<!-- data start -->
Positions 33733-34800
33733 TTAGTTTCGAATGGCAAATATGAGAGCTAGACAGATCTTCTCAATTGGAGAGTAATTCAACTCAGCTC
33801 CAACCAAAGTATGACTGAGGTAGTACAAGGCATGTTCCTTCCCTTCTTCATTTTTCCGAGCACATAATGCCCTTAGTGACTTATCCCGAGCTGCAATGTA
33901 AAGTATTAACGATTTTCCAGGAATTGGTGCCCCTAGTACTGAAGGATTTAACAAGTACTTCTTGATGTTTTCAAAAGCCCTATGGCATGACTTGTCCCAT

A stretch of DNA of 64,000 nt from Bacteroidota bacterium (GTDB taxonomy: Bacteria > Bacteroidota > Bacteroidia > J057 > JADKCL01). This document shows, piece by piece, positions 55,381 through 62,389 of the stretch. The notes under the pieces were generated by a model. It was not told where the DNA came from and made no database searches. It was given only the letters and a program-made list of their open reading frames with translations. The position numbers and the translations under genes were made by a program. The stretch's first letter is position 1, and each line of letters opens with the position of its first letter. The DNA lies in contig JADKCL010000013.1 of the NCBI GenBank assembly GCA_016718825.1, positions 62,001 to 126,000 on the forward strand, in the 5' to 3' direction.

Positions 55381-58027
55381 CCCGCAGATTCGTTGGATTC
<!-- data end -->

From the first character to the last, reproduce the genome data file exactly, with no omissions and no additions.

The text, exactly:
Positions 33733-34800
33733 TTAGTTTCGAATGGCAAATATGAGAGCTAGACAGATCTTCTCAATTGGAGAGTAATTCAACTCAGCTC
33801 CAACCAAAGTATGACTGAGGTAGTACAAGGCATGTTCCTTCCCTTCTTCATTTTTCCGAGCACATAATGCCCTTAGTGACTTATCCCGAGCTGCAATGTA
33901 AAGTATTAACGATTTTCCAGGAATTGGTGCCCCTAGTACTGAAGGATTTAACAAGTACTTCTTGATGTTTTCAAAAGCCCTATGGCATGACTTGTCCCAT

A stretch of DNA of 64,000 nt from Bacteroidota bacterium (GTDB taxonomy: Bacteria > Bacteroidota > Bacteroidia > J057 > JADKCL01). This document shows, piece by piece, positions 55,381 through 62,389 of the stretch. The notes under the pieces were generated by a model. It was not told where the DNA came from and made no database searches. It was given only the letters and a program-made list of their open reading frames with translations. The position numbers and the translations under genes were made by a program. The stretch's first letter is position 1, and each line of letters opens with the position of its first letter. The DNA lies in contig JADKCL010000013.1 of the NCBI GenBank assembly GCA_016718825.1, positions 62,001 to 126,000 on the forward strand, in the 5' to 3' direction.

Positions 55381-58027
55381 CCCGCAGATTCGTTGGATTC